4K pays off for Janesville
The Janesville School Board was sharply divided before it approved its "Preschool for Janesville" plan in 2007.
The debate was largely about whether 4K would be good for children and for private preschool providers. But Janesville School Board members were well aware that it would net them extra dollars for education.
And that's what happened.
P4J, as it came to be called, was not a moneymaker in its first year. The district had to spend $787,976 more than it took in during the program's first year, according to an analysis by the district's financial staff.
But in the ensuing two years, the district received from the state $2.7 million more than it needed to run the program. That money went into the general fund to pay for other parts of the district's operations, officials said.
That money came at a time when enrollment in kindergarten through 12th grade was slowly declining. It also came when Janesville's economy suffered a stunning blow: the loss of thousands of jobs when the General Motors plant closed.
The additional revenue softened the blow, said district CFO Keith Pennington.
The influx of money came in state startup grants, federal Title 1 money and in state equalization aid, which is based, in part, on enrollment.
Because 4K students attend part-time, they are counted as 0.6 of a student when state aid is allotted.
The district could have brought in even more money because the increased enrollment raised the state revenue cap. The school board, however, voted to keep taxes lower than the maximum allowed during those years.
The grants and Title 1 dried up after the second year, but the district continues to receive more per-student state aid than the program requires, officials said.
Janesville officials believe that 4K attendance boosts 5K attendance, which also drives up enrollment, and that also boosts the district's finances.
P4J will continue to more than pay its way, if all other factors affecting state aid remain constant, Pennington said.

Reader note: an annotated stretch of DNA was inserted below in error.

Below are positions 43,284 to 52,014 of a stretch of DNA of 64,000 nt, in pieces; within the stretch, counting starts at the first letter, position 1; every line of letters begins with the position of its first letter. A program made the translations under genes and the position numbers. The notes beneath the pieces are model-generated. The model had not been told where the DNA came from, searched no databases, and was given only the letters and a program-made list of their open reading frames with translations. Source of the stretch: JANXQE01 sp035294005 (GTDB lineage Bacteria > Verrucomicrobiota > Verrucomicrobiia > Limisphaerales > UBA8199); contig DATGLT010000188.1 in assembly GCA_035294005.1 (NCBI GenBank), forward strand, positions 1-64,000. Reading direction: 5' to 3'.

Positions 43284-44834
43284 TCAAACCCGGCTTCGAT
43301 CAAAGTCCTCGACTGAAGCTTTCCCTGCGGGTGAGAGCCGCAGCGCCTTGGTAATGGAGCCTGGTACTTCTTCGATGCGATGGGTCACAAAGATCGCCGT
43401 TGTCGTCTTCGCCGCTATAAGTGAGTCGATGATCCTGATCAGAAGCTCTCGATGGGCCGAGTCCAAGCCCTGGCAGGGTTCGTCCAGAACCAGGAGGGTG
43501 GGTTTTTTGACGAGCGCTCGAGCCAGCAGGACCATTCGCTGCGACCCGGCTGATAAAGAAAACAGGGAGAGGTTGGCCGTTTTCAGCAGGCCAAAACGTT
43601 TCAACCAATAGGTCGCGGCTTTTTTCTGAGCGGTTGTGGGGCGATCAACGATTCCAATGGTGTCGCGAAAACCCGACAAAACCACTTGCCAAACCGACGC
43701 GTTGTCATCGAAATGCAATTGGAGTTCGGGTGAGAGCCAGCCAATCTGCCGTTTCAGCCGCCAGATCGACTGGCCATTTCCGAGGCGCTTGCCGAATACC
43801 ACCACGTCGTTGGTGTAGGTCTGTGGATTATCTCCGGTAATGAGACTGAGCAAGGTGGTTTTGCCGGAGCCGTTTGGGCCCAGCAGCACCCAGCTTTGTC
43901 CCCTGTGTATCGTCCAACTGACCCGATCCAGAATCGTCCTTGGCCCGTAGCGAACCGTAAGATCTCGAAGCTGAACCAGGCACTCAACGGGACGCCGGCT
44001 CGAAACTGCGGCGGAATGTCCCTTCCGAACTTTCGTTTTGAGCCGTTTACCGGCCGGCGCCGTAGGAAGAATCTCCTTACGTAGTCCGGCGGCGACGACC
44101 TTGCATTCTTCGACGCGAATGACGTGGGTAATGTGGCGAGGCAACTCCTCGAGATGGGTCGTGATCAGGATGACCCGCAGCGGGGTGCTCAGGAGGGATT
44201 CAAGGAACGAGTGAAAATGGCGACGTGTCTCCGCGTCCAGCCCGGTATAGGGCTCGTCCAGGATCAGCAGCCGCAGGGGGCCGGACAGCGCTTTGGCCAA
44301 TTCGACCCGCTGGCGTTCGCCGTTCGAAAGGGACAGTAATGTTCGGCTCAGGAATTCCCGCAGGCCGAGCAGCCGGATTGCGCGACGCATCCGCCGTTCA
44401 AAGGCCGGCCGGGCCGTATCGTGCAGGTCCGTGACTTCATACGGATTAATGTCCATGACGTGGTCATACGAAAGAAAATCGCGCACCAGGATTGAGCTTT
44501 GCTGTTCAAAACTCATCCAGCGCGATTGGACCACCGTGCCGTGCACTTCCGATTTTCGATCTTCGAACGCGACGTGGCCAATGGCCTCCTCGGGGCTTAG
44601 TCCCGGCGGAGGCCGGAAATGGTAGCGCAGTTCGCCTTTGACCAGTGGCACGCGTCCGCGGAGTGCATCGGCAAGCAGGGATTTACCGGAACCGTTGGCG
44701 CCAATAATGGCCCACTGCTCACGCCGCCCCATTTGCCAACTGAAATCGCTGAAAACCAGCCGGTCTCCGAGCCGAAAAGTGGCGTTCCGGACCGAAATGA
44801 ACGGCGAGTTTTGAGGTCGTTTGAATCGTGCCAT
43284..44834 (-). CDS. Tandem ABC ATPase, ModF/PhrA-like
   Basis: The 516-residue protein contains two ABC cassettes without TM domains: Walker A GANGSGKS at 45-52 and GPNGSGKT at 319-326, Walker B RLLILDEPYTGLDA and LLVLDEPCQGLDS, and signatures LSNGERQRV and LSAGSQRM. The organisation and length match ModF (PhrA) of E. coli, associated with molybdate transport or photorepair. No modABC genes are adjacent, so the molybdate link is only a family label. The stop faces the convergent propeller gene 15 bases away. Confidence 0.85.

If the state alters the funding formula, for example, all bets are off.
Pennington cautioned that 4K financing might not work the same way for all districts. Most of Janesville's 4K classrooms are run by outside preschool providers. Janesville did not have to pay the overhead for those facilities, such as lights, heat and the space itself.
"It would be a different story if we had a different business model," Pennington said.
There's one more way that 4K might pay off. Advocates say that putting young children on the right path early, and identifying any special needs, will pay off throughout the life of the child.
"In the near term, investing in early learning can increase academic achievement and reduce costs associated with grade retention and special-education services," wrote Susan Schimke of the Wisconsin Early Childhood Association, in a recent opinion piece.
Schimke, of Clinton, continued: "Over a lifetime, investments in early childhood education generate big returns for all of us. According to research by Nobel laureate economist James Heckman, it's one of the most cost-efficient approaches to improving education, health and economic outcomes and lowering the costs of remediation and social dependence. During the course of their lives, children who experience quality early learning programs will be healthier, more self-sufficient and less likely to enter the criminal justice system."